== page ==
Panmure in 1978.Panmure closed 1987.A new factory for the assembly of Rolls-Royce industrial
equipment was built in Panmure in 1960==Second World War==During the Second World War General Motors
Petone built 1,200 Universal Carriers also known as Bren Gun carriers, sub-contracts
for parts were spread throughout the country. Other light-armoured vehicles, mortars, shells,
grenades, anti-tank mines and Tommy guns were made too. Joining them were aircraft frames
and parts and the assembly of light tanks and aircraft. The nation’s 9,600 tractors
in use in 1939 reached over 18,900 by 1946. Until the 1980s Wellington’s main airport
building was a wartime De Havilland aircraft factory.
US forces sent to Wellington worn out or badly damaged heavy trucks and jeeps from war service
in the Pacific Islands. Reclamation was carried out in the Hutt Valley by Ford – jeeps, General
Motors – heavy trucks and Todd Motors – weapons carriers. Each truck went back with a jeep
on its trayIn the four years leading up to the outbreak of war the national car fleet
had bounced back by 42 per cent from its depression-starved level and New Zealand was second only to the
United States in cars per head. Petrol rationing came into force on 5 September 1939 and lasted
until 31 May 1950 with just 17 months respite in 1946–1947. The volume for private car
owners was eased or constricted as the nation’s circumstances permitted partly because tankers
on a run to New Zealand were unavailable for a long time and in any case the government
welcomed reduced foreign currency payments. By mid-1942 a rubber shortage put tyres in
very short supply, Japan had captured most of the plantations. A motor trade journal
pointed out that with the standard private petrol ration and the usual mileage from new
tyres a set of tyres would last 36 years. Newspapers suspecting cheating on petrol supplies
threatened to track cars from remote places at well-attended race meetings. It became
necessary to obtain a licence to buy gumboots and hotwater bottles.The US Navy’s mid-1942
success in the Battle of the Coral Sea removed the threat of Japanese invasion.==No-remittance licences==From May 1950 buyers could dodge the apparently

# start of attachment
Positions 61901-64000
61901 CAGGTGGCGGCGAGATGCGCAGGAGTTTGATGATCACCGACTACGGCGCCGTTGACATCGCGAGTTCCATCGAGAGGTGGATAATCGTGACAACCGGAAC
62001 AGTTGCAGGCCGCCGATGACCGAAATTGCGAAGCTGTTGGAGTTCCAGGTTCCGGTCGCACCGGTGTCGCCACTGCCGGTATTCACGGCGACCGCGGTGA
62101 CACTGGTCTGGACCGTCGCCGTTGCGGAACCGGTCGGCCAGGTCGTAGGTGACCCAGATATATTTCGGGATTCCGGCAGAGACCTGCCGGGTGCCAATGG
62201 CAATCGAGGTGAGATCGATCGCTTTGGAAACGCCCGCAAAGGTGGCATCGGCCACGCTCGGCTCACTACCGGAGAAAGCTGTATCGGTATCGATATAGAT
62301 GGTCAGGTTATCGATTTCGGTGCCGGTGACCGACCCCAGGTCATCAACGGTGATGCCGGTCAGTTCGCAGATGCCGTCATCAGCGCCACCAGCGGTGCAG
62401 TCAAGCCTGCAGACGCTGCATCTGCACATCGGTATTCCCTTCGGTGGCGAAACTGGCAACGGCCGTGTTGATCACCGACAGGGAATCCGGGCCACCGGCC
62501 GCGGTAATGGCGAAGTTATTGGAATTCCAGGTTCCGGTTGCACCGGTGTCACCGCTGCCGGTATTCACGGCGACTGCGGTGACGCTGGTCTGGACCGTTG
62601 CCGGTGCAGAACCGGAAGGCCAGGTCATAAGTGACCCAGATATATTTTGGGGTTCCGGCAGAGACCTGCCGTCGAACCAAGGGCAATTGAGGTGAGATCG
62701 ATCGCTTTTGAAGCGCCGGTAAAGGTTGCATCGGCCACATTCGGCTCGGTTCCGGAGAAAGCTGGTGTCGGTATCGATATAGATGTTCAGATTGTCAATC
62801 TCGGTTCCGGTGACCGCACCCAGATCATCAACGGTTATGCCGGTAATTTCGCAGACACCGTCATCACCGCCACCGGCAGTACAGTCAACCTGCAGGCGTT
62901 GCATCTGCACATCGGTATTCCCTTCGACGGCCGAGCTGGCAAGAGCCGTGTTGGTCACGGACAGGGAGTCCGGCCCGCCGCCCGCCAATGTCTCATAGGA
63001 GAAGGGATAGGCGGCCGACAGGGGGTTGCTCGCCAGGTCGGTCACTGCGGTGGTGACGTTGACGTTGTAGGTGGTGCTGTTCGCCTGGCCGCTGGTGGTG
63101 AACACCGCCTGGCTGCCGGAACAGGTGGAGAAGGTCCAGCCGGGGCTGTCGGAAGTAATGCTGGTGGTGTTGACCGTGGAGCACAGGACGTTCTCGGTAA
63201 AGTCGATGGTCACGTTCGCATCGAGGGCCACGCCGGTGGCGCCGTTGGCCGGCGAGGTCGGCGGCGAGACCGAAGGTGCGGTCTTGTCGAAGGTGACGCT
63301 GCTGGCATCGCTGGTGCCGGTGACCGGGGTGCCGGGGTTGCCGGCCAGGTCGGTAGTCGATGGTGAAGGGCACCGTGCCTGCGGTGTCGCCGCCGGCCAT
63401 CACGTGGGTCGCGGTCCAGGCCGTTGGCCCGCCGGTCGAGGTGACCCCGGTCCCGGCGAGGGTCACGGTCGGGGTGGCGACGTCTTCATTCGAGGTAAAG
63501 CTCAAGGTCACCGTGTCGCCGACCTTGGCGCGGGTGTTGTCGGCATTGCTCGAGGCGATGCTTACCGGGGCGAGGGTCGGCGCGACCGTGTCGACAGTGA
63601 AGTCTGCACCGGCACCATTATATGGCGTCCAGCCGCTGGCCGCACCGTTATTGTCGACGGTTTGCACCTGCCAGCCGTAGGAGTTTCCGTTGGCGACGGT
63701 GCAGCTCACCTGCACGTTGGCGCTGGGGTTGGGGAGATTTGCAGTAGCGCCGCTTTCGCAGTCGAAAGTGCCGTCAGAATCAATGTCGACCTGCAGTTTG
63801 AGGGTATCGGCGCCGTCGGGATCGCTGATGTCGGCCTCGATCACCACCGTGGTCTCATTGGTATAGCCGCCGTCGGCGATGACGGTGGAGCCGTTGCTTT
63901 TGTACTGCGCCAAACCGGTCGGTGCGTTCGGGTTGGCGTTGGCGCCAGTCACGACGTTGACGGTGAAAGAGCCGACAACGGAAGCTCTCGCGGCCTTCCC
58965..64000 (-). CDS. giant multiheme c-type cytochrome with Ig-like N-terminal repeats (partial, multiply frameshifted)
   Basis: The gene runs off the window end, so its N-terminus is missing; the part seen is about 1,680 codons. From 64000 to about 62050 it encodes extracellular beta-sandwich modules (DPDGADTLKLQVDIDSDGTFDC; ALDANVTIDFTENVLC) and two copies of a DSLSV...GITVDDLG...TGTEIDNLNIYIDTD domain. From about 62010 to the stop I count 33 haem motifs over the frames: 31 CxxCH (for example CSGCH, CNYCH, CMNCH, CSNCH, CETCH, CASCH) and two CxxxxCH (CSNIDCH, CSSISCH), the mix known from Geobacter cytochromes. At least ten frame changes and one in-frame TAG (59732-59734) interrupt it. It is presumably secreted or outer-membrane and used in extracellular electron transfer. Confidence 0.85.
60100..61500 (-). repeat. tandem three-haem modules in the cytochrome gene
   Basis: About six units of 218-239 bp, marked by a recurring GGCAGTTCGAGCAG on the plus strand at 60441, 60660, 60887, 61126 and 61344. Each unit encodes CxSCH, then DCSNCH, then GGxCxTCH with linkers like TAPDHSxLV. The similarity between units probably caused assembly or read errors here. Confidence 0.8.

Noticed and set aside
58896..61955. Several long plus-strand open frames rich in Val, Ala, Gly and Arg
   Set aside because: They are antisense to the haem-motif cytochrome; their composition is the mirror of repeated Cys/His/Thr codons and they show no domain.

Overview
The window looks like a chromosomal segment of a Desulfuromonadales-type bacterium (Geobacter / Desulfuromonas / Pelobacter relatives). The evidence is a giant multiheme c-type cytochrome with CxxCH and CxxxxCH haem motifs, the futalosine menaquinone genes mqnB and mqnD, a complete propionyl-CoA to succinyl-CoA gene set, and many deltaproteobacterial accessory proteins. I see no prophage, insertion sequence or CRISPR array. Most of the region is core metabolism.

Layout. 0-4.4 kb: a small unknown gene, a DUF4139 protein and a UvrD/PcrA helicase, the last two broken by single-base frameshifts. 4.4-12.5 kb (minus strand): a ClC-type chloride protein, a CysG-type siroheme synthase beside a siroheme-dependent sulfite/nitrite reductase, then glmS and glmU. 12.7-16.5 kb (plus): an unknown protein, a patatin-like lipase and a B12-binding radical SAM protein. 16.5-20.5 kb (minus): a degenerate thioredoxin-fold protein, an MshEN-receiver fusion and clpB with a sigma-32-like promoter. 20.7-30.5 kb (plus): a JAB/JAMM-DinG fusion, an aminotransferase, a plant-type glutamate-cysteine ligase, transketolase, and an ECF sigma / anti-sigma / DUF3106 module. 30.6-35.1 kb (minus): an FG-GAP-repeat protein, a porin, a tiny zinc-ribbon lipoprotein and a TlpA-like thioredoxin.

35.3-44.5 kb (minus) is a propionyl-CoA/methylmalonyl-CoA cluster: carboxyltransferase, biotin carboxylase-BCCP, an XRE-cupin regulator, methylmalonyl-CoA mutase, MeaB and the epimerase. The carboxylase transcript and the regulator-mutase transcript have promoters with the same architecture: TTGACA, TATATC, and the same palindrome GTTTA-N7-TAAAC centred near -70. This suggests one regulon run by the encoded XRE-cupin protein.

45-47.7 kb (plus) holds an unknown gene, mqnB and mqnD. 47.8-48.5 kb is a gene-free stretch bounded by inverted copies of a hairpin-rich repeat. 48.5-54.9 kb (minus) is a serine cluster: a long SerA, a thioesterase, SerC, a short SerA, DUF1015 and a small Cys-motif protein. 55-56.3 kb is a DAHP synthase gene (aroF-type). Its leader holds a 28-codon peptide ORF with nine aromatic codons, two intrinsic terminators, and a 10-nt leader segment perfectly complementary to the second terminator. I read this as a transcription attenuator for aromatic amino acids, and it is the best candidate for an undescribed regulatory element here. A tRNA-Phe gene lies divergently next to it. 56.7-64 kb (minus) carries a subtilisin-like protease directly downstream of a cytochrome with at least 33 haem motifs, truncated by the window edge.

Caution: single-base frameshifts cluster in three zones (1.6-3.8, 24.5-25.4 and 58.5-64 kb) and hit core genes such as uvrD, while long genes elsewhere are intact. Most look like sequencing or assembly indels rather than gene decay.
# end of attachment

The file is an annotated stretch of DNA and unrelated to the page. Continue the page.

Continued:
endless queues for a new car by using “overseas funds”. They could even import cars for which
no import licence would ever be provided. In essence the buyer would pay for the overseas
content of the car from a source beyond the control of New Zealand’s manifold foreign
currency restrictions. The balance of dealer overheads, duty and sales tax was paid in
local currency when the vehicle was delivered. If the vehicle were locally assembled the
“overseas funds” requirement was much lower. Until late in the scheme “Overseas funds”
were not difficult to obtain or “create”. Most New Zealanders disliked the necessary
deviousness.It seems to have been seen as a valuable safety valve and guide to the shape
of a free market. Holden dealers even incorporated the statistics in their advertising.The scheme
seems to have lasted more than thirty years.==Assembly plants continued=====1946 Austin Distributors Federation===Austin agent George H. Scott became New Zealand’s
official Austin factory representative in 1919. He formed the Austin Distributor Federation.====1946 Associated Motor Industries and
Austin Distributors Federation====Two new companies were incorporated in August
1945 Associated Motor Industries Limited and Austin Distributors Federation (N.Z.) Limited
both of Wellington. The Petone plant, situated on McKenzie street
across the road from the Todd Motors plant, closed in May 1983. After various uses including
a paintball arena and a car dealership the building was demolished in 2015===1958 Motor Holdings===Motor Holdings developed from the New Zealand
franchise of Jowett Motors. The New Zealand franchise imported and assembled Bradford’s
very light vans and trucks in Auckland. Following Jowett’s 1954 departure from the industry
the New Zealand company won the Volkswagen franchise and changed its name to VW Motors.
By 1958 VW Motors had built a new assembly plant at Fort Richard Rd in Otahuhu. By 1964
the parent company of Motor Holdings was formed, which controlled 15 smaller companies, including
VW Motors and the new assembly company of Motor Industries International Ltd. During
the 1960s and 1970s Motor Holdings assembled many different makes in addition to Volkswagen
including Studebaker, Nash, Hudson, Peugeot 404, Datsun, Simca, Skoda, the Fiat Bambina,
and the New Zealand-made Trekka. The company became European Motor Distributors (EMD) in
1978, and continued to assemble Volkswagens until 1986.===1964 Steel Brothers===Toyota New Zealand ChristchurchSteel Brothers
Canterbury Coach Factory began making commercial motor vehicle coachwork in the early 1900s.
They were among the first to assemble Japanese cars in New Zealand. In 1964 Steel Brothers
incorporated Steel Motor Assemblies Limited and began assembling Prince Glorias. They
followed with more Datsuns (Nissans) and added Mazdas.
In February 1967 they began to put together the first New Zealand assembled Toyotas, Toyota
Corona T40 and T50 cars for Consolidated Motor Industries which owned the New Zealand Toyota